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I don't understand the "put options" (as I have read in Wikipedia) manipulation of stock prices in the movie The Taking of Pelham 123 (2009). Can anyone explain this in a simple way?

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When big, bad things happen, financial markets react in predictable ways. Typically, stocks drop globally and U.S. treasury debt spikes, as do precious metals and the U.S. dollar. This is because people react to uncertainty by selling other assets and buying something that feels safe, and nothing feels safer than a U.S. Treasury note or a lump of gold.

The antagonists in The Taking of Pelham 123 had purchased derivative contracts that would allow them to benefit in a leveraged way when stock markets dropped on news of their terrorism. In practice this could be done by shorting futures or buying puts on stock futures, or several other ways. Puts give you the right to sell an asset at a specified price, and they increase in value as the price of that asset drops. So if a future is currently trading at $100 and you pay $1 for the right to sell it for at least $95, then the future drops to $90, you can buy futures for $90, sell them for $95, and pocket a profit of at least $4 from each $1 you spent on puts. (In practice you might do better, depending on how quickly the futures dropped after you bought the puts).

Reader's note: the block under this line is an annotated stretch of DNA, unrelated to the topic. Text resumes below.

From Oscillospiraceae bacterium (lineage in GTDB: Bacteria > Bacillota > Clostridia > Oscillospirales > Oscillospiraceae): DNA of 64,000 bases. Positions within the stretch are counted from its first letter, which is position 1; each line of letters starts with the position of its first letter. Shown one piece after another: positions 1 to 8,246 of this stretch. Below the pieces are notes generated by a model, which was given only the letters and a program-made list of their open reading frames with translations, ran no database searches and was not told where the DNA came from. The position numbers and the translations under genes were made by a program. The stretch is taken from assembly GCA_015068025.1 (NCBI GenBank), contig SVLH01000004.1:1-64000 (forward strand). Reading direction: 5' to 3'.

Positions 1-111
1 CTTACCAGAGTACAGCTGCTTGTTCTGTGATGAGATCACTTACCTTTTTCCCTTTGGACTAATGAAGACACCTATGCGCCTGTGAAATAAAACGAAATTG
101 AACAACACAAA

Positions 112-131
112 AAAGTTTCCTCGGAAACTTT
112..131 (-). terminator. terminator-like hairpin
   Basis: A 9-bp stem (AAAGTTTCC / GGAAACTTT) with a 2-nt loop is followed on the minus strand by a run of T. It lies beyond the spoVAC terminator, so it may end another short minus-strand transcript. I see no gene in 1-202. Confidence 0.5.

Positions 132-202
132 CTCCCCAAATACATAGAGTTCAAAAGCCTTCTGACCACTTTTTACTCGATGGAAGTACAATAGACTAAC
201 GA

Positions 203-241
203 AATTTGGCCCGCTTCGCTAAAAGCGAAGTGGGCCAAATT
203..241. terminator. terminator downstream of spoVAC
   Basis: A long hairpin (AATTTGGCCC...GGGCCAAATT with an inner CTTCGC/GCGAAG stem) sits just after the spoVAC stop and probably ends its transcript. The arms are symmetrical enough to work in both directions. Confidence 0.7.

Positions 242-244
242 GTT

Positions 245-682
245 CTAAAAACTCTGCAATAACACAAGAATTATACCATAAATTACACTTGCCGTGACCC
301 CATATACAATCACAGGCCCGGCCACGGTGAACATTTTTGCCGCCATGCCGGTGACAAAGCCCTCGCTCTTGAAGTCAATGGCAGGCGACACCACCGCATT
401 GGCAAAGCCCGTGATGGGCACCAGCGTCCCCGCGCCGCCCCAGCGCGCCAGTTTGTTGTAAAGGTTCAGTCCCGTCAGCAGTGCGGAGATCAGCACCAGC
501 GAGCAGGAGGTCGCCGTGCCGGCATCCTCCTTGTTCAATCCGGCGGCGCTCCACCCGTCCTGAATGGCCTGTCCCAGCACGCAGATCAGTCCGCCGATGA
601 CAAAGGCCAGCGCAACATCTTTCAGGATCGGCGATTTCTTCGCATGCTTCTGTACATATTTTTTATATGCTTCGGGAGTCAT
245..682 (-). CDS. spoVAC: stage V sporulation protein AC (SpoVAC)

The bigger the drop and the more quickly it happens after the puts were purchased, the more money the bad guys would make.

This scheme is generally plausible; a group of young professionals were caught setting off bombs in Argentina(?) about 25 years ago, with exactly this sort of manipulation in mind.

  • That's a great explanation of put options. – Jeel Shah Mar 11 '15 at 17:15
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    I remember hearing that some Al-Qaeda allies or supporters did the same thing around 9/11, but I don't know if that's true or not. – KSmarts Mar 11 '15 at 21:55

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